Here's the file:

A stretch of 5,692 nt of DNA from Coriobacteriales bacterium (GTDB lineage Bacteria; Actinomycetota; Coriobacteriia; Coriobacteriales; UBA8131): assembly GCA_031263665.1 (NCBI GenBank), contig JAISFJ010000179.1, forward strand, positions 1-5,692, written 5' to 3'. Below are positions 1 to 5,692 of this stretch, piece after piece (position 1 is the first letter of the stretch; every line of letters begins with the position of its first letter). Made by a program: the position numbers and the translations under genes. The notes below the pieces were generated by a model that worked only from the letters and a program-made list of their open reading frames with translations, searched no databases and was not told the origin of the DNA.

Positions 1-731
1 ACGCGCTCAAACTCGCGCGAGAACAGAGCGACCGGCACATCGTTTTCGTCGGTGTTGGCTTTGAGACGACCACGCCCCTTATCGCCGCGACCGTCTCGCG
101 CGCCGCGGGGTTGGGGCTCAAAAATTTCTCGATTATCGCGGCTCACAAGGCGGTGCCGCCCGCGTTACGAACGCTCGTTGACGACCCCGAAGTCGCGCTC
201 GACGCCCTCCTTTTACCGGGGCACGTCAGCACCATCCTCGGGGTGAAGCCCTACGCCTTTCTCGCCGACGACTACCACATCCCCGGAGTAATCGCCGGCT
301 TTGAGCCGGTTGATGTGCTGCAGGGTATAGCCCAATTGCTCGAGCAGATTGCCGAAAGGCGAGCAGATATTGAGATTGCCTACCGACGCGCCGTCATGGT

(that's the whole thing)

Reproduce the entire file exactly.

A stretch of 5,692 nt of DNA from Coriobacteriales bacterium (GTDB lineage Bacteria; Actinomycetota; Coriobacteriia; Coriobacteriales; UBA8131): assembly GCA_031263665.1 (NCBI GenBank), contig JAISFJ010000179.1, forward strand, positions 1-5,692, written 5' to 3'. Below are positions 1 to 5,692 of this stretch, piece after piece (position 1 is the first letter of the stretch; every line of letters begins with the position of its first letter). Made by a program: the position numbers and the translations under genes. The notes below the pieces were generated by a model that worked only from the letters and a program-made list of their open reading frames with translations, searched no databases and was not told the origin of the DNA.

Positions 1-731
1 ACGCGCTCAAACTCGCGCGAGAACAGAGCGACCGGCACATCGTTTTCGTCGGTGTTGGCTTTGAGACGACCACGCCCCTTATCGCCGCGACCGTCTCGCG
101 CGCCGCGGGGTTGGGGCTCAAAAATTTCTCGATTATCGCGGCTCACAAGGCGGTGCCGCCCGCGTTACGAACGCTCGTTGACGACCCCGAAGTCGCGCTC
201 GACGCCCTCCTTTTACCGGGGCACGTCAGCACCATCCTCGGGGTGAAGCCCTACGCCTTTCTCGCCGACGACTACCACATCCCCGGAGTAATCGCCGGCT
301 TTGAGCCGGTTGATGTGCTGCAGGGTATAGCCCAATTGCTCGAGCAGATTGCCGAAAGGCGAGCAGATATTGAGATTGCCTACCGACGCGCCGTCATGGT